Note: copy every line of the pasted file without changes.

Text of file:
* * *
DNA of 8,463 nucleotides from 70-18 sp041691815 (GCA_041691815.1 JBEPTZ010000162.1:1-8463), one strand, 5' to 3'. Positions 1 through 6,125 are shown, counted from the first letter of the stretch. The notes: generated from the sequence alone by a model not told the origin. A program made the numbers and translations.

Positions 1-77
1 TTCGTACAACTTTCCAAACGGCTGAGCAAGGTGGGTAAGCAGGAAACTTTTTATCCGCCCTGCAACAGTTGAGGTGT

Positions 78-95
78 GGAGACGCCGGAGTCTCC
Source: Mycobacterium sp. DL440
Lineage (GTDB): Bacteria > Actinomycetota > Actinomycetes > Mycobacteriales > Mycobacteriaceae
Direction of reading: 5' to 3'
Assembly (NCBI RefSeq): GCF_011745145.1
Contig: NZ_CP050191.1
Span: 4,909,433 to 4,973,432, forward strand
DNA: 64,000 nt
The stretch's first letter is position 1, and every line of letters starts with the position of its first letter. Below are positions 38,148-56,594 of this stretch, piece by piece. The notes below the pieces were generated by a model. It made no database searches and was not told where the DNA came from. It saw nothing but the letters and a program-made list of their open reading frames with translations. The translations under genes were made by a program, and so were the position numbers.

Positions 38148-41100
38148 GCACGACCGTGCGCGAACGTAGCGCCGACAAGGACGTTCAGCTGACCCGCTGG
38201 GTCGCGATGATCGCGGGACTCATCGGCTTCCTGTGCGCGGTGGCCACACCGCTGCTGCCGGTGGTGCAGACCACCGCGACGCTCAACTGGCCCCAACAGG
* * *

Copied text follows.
DNA of 8,463 nucleotides from 70-18 sp041691815 (GCA_041691815.1 JBEPTZ010000162.1:1-8463), one strand, 5' to 3'. Positions 1 through 6,125 are shown, counted from the first letter of the stretch. The notes: generated from the sequence alone by a model not told the origin. A program made the numbers and translations.

Positions 1-77
1 TTCGTACAACTTTCCAAACGGCTGAGCAAGGTGGGTAAGCAGGAAACTTTTTATCCGCCCTGCAACAGTTGAGGTGT

Positions 78-95
78 GGAGACGCCGGAGTCTCC
Source: Mycobacterium sp. DL440
Lineage (GTDB): Bacteria > Actinomycetota > Actinomycetes > Mycobacteriales > Mycobacteriaceae
Direction of reading: 5' to 3'
Assembly (NCBI RefSeq): GCF_011745145.1
Contig: NZ_CP050191.1
Span: 4,909,433 to 4,973,432, forward strand
DNA: 64,000 nt
The stretch's first letter is position 1, and every line of letters starts with the position of its first letter. Below are positions 38,148-56,594 of this stretch, piece by piece. The notes below the pieces were generated by a model. It made no database searches and was not told where the DNA came from. It saw nothing but the letters and a program-made list of their open reading frames with translations. The translations under genes were made by a program, and so were the position numbers.

Positions 38148-41100
38148 GCACGACCGTGCGCGAACGTAGCGCCGACAAGGACGTTCAGCTGACCCGCTGG
38201 GTCGCGATGATCGCGGGACTCATCGGCTTCCTGTGCGCGGTGGCCACACCGCTGCTGCCGGTGGTGCAGACCACCGCGACGCTCAACTGGCCCCAACAGG